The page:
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Employees cannot generally be required to work more than 8 hours a day or 48 hours a week in Ontario.  There are some exceptions to this rule.  One of those exceptions is that if an employee was hired before September 4, 2001, when the new legislation took effect, and has an arrangement with the employer that provides that the employee is willing to work, at the employer=s request, more hours per day than the number of hours in her regular work day, the 8-hour limit does not apply.  The arrangement does not have to be in writing.  If both parties have agreed to revoke the arrangement, of course, it no longer exists. 
An employee who works for the Toyota plant in Cambridge and who was hired before September 4, 2001 recently filed a complaint with the Ministry of Labour alleging that his employer was making him work more than 8 hours in a day without falling into the exception outlined above.  He said that he did not have an arrangement with his employer whereby he was  willing to work at the employer=s request more hours per day than the number of hours in his regular work day of 8 hours.
When the applicant went to the Canada Employment Centre to inquire about the Toyota position he was handed a brochure which indicated that he would be required to work overtime when requested.  Before the employee was even offered a job he was required to watch a 9 minute video about the position which indicated that a normal day could include up to an hour of overtime
When employees applied for their job at Toyota they indicated on their application that they were willing, upon request, to work overtime. 
The employee who filed the complaint was initially hired under a one year contract.  The contract made it clear that during that time the employee was required to support overtime when he was requested to do so.  The employee signed a second contract under the same terms and soon thereafter accepted a full time position, subject to a 6-month probationary period.  Because of the wording of the last agreement the employee signed, that one offering him a 6-month probationary period before becoming a full time employee, the employee claimed he had no Aarrangement@ with the employer to work overtime.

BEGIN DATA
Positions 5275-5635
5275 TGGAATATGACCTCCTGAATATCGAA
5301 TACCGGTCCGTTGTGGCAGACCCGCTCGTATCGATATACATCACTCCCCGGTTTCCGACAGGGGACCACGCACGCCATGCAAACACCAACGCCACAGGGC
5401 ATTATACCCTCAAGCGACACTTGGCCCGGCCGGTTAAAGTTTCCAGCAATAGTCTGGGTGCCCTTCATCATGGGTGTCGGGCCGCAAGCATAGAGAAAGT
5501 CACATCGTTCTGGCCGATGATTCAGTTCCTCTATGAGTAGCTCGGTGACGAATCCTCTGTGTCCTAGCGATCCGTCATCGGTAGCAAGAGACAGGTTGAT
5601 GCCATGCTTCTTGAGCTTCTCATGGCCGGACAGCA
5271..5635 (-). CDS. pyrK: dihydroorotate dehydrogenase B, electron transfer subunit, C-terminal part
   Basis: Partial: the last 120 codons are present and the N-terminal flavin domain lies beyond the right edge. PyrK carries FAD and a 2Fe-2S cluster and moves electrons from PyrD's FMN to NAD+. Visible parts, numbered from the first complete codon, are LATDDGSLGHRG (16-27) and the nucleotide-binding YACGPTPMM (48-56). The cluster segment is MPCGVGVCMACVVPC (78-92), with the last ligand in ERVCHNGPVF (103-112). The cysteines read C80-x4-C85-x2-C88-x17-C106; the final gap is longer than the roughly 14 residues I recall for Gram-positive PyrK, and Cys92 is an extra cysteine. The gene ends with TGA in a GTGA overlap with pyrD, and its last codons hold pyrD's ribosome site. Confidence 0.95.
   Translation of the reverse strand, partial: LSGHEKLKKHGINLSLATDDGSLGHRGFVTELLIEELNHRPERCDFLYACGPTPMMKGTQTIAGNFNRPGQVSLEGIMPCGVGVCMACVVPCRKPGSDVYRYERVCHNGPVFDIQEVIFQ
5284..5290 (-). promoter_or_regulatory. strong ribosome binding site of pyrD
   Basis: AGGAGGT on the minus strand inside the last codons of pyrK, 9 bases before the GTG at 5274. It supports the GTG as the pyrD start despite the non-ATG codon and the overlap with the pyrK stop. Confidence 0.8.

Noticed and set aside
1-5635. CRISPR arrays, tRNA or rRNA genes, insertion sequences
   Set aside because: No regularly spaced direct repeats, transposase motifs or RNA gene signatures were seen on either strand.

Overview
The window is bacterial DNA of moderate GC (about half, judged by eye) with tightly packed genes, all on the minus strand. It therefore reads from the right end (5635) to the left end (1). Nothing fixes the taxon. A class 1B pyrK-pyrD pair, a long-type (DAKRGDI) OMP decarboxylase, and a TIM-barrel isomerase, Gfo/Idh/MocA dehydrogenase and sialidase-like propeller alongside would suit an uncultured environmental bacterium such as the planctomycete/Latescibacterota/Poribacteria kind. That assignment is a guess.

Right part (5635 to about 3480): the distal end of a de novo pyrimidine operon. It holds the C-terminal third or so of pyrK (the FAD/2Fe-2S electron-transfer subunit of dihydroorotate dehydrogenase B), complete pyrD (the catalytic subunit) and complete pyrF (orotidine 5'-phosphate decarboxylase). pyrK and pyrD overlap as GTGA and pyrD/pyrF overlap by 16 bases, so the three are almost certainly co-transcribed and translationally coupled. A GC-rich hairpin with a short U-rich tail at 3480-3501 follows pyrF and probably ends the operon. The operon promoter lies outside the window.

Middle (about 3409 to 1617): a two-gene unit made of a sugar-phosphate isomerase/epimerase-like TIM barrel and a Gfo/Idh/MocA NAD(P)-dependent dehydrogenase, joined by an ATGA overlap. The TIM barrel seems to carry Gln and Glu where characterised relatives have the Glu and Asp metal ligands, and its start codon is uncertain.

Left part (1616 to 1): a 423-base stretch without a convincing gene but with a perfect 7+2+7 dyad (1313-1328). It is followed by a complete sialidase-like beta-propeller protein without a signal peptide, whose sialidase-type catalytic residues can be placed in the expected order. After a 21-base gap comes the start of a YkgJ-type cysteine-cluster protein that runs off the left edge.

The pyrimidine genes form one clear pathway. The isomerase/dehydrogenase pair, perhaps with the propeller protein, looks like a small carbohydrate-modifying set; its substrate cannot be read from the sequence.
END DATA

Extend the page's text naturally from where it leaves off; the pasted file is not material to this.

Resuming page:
The offer letter started out by offering him a full time probationary position and then listed the terms and conditions of that position.  One of the listed conditions was the requirement to work overtime.  The employee argued that after he finished his 6-month probationary period, all of those terms were at an end.
The reality is that many of the terms listed, including vacation entitlement and hourly rate, of course, survived the probationary period.
The Ministry of Labour officer involved focused on the particular wording of the Act.  She focused on the words Awilling@ and Arequest@. The Employment Standards officer who investigated this matter found that the employer, historically, was not in the habit of Arequesting@ overtime but rather Arequired@ it.  She found that since working overtime was a requirement of the job from day one, there was never a practice of employees being Awilling@ and the employer Arequesting@.  Rather, she found that the employer Arequired@ the overtime and there was nothing optional about it.